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Saturday, March 28, 2020

NYC Mayor De Blasio and Chancellor Carranza's Response To The Deadly Coronavirus: Deny, Hide Infected Employees, Parents, Students

The New York City public school community is fed up. Mayor Bill De Blasio refused to close schools until it was way past the appropriate time, and now the NYC Department of Education is doing what they do best: deny accountability for anything and promote secrecy on the depth of their corruption.

Sue Edelman, a friend of mine for many years, has done a wonderful job in exposing the DOE and the Mayor. See the latest NY POST articles below. Parents, teachers, administrators, employees of the Department in a variety of positions, and  people in non-DOE agencies throughout the City, a number of whom I’ve spoken to, are highly disgusted — and so am I.

Let's hope for a turnaround soon, and a removal of these two men with criminal charges, such as theft of service, fraud, whatever.

My opinion.

Betsy Combier,
Editor, NYC Rubber Room Reporter
Editor, New York Court Corruption
Editor, National Public Voice
Editor, NYC Public Voice
Editor, Inside 3020-a Teacher Trials 

NYC Chancellor Richard Carranza
Bronx school told teachers to hide coronavirus case: ‘Staff can be fired’
by Susan Edelman, NY POST, March 28, 2020

Grace Dodge campus in Crotona

After learning that a teacher in their Bronx school building was sick with the coronavirus, faculty members were told they could be terminated for warning students to stay away, The Post has learned.

“Staff can get fired for telling kids not to come to school,” a supervisor advised, according to a report of a March 15 teleconference with worried teachers at the Grace Dodge campus in Crotona, which houses three schools.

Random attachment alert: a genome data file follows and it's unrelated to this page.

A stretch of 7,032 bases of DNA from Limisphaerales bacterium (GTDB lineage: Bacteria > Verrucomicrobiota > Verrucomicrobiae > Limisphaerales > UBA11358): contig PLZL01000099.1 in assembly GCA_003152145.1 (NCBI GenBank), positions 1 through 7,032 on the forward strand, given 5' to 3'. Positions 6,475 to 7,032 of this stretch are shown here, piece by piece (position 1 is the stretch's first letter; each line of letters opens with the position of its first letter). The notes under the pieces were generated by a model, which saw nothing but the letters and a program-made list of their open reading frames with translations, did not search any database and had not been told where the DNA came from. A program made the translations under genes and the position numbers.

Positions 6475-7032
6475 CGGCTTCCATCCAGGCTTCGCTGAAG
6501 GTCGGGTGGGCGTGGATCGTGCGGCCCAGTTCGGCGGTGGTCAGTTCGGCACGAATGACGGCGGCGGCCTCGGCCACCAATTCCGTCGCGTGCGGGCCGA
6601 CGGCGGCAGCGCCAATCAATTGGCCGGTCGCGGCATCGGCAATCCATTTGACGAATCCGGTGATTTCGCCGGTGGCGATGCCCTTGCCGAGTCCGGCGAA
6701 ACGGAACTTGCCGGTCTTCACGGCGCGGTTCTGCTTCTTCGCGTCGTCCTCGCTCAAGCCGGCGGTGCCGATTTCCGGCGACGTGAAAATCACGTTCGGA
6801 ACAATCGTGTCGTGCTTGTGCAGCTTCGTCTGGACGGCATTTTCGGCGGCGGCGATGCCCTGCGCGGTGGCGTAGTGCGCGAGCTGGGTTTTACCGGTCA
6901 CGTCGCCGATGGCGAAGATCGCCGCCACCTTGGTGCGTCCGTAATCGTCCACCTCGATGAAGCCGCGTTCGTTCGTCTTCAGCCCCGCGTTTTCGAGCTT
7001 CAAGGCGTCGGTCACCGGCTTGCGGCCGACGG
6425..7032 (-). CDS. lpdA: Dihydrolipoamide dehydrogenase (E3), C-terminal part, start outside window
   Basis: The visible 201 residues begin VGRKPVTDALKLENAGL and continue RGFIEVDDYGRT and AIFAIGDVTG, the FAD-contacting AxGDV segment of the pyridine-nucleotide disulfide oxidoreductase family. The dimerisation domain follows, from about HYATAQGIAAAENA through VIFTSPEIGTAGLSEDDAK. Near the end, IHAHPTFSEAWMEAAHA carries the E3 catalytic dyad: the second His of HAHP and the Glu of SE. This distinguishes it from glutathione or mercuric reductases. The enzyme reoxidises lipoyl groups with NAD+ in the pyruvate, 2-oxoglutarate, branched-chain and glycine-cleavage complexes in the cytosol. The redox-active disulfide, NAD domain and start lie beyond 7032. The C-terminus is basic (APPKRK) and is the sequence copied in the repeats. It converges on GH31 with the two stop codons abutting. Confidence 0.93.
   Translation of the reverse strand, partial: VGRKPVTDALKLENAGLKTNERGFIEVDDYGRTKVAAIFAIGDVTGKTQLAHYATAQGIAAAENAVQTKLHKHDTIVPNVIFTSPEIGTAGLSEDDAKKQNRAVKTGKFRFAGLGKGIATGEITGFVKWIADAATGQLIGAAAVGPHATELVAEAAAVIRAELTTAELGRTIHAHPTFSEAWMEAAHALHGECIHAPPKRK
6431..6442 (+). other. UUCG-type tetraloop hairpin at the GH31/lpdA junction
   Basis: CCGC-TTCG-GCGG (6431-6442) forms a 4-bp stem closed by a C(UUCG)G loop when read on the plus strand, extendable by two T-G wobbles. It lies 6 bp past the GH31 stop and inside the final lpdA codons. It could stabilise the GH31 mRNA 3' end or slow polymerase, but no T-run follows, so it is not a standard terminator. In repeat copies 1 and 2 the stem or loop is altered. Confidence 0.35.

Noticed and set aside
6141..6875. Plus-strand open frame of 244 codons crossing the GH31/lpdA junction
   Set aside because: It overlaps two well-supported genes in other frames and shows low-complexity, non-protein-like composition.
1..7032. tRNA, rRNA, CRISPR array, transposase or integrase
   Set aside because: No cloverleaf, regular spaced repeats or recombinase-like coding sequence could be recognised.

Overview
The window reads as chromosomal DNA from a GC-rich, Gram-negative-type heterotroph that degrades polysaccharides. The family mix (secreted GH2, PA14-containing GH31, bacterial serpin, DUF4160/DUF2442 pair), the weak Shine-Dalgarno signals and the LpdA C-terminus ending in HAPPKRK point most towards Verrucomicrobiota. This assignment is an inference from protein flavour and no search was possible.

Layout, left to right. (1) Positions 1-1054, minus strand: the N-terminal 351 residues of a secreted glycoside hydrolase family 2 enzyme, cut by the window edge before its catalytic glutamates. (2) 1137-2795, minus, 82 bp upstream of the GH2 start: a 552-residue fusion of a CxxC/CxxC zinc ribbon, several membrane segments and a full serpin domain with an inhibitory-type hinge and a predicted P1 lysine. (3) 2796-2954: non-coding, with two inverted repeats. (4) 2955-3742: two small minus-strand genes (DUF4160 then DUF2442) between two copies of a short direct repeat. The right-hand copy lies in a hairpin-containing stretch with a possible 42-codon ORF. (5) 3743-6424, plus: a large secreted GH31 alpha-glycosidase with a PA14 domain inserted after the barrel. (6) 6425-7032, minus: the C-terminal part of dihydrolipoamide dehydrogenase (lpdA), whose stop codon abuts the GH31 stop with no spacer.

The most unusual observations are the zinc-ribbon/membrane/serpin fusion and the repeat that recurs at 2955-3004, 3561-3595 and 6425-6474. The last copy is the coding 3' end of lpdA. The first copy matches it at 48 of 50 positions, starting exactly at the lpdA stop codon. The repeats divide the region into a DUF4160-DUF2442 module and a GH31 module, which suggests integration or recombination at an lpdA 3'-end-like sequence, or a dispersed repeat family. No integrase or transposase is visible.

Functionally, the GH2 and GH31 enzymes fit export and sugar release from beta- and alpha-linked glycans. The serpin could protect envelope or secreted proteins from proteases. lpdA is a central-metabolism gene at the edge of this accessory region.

“Very few students will be in tomorrow. It’s not worth risking your job to lower the number,” the supervisor said.
Later that day, Mayor Bill de Blasio finally announced the city would close schools for students, but require all teachers come in for three days of training on remote instruction.
The report, obtained by The Post, raises troubling questions about whether City Hall and the Department of Education failed to fully safeguard staff and students, and tried to limit information released to the public.
A spokeswoman for Anastasia Coleman, the city’s Special Commissioner of Investigation for city schools, confirmed Friday there is an “open investigation” of the DOE’s response to COVID-19 cases.
The SCI received a letter from Queens Councilman Robert Holden calling for a probe after Brooklyn principal Dezann Romain, 36, died Monday of complications from the virus.
Holden also cited a Post report that the DOE kept Brooklyn Technical HS open for 350 staffers while five ailing teachers tested positive.
“I believe this conduct by the Chancellor to be extremely negligent and irresponsible,” Holden states.
The Bronx report reveals that the DOE delayed closing schools when teachers reported their COVID-19 test results, saying they had to wait until the Health Department ordered it.
“The policy is, if there is no case on DOH record, then it doesn’t exist,” the report says. “If there’s no record, then it is Business as Usual. Therefore, we are open tomorrow.”
That meant the three schools on Crotona Avenue opened their doors for teachers March 17 to 19, and for students to pick up laptops.
In the March 15 teleconference, teachers learned the “city has gotten increasingly tight” about informing school communities about COVID-19 cases.